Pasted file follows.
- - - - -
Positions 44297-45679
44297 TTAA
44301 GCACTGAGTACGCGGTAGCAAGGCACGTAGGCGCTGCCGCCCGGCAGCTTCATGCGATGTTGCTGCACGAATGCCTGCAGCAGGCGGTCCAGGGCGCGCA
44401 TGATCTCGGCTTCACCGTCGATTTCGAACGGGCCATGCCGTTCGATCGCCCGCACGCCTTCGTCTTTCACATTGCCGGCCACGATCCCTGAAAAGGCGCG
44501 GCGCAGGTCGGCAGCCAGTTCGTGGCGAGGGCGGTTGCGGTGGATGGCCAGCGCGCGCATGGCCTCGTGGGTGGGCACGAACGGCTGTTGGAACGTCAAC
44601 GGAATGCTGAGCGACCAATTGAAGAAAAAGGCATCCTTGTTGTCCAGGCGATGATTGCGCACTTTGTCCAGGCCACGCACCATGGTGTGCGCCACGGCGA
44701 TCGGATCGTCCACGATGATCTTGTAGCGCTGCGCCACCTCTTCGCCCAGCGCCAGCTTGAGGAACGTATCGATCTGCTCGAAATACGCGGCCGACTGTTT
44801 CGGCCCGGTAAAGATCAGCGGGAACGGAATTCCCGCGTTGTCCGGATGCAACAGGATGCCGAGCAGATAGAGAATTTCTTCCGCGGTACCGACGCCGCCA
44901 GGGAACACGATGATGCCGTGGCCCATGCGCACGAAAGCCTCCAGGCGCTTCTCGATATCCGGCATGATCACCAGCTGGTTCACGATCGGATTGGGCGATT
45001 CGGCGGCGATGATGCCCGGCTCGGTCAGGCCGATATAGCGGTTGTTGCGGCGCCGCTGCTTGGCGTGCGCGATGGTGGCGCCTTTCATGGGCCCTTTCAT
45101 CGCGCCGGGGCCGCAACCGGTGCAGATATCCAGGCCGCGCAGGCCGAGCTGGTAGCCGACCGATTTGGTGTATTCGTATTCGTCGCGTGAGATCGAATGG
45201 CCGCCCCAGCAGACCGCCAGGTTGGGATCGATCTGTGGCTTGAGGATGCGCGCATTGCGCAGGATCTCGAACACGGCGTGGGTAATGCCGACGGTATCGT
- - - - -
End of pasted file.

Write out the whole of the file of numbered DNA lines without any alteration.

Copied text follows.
Positions 44297-45679
44297 TTAA
44301 GCACTGAGTACGCGGTAGCAAGGCACGTAGGCGCTGCCGCCCGGCAGCTTCATGCGATGTTGCTGCACGAATGCCTGCAGCAGGCGGTCCAGGGCGCGCA
44401 TGATCTCGGCTTCACCGTCGATTTCGAACGGGCCATGCCGTTCGATCGCCCGCACGCCTTCGTCTTTCACATTGCCGGCCACGATCCCTGAAAAGGCGCG
44501 GCGCAGGTCGGCAGCCAGTTCGTGGCGAGGGCGGTTGCGGTGGATGGCCAGCGCGCGCATGGCCTCGTGGGTGGGCACGAACGGCTGTTGGAACGTCAAC
44601 GGAATGCTGAGCGACCAATTGAAGAAAAAGGCATCCTTGTTGTCCAGGCGATGATTGCGCACTTTGTCCAGGCCACGCACCATGGTGTGCGCCACGGCGA
44701 TCGGATCGTCCACGATGATCTTGTAGCGCTGCGCCACCTCTTCGCCCAGCGCCAGCTTGAGGAACGTATCGATCTGCTCGAAATACGCGGCCGACTGTTT
44801 CGGCCCGGTAAAGATCAGCGGGAACGGAATTCCCGCGTTGTCCGGATGCAACAGGATGCCGAGCAGATAGAGAATTTCTTCCGCGGTACCGACGCCGCCA
44901 GGGAACACGATGATGCCGTGGCCCATGCGCACGAAAGCCTCCAGGCGCTTCTCGATATCCGGCATGATCACCAGCTGGTTCACGATCGGATTGGGCGATT
45001 CGGCGGCGATGATGCCCGGCTCGGTCAGGCCGATATAGCGGTTGTTGCGGCGCCGCTGCTTGGCGTGCGCGATGGTGGCGCCTTTCATGGGCCCTTTCAT
45101 CGCGCCGGGGCCGCAACCGGTGCAGATATCCAGGCCGCGCAGGCCGAGCTGGTAGCCGACCGATTTGGTGTATTCGTATTCGTCGCGTGAGATCGAATGG
45201 CCGCCCCAGCAGACCGCCAGGTTGGGATCGATCTGTGGCTTGAGGATGCGCGCATTGCGCAGGATCTCGAACACGGCGTGGGTAATGCCGACGGTATCGT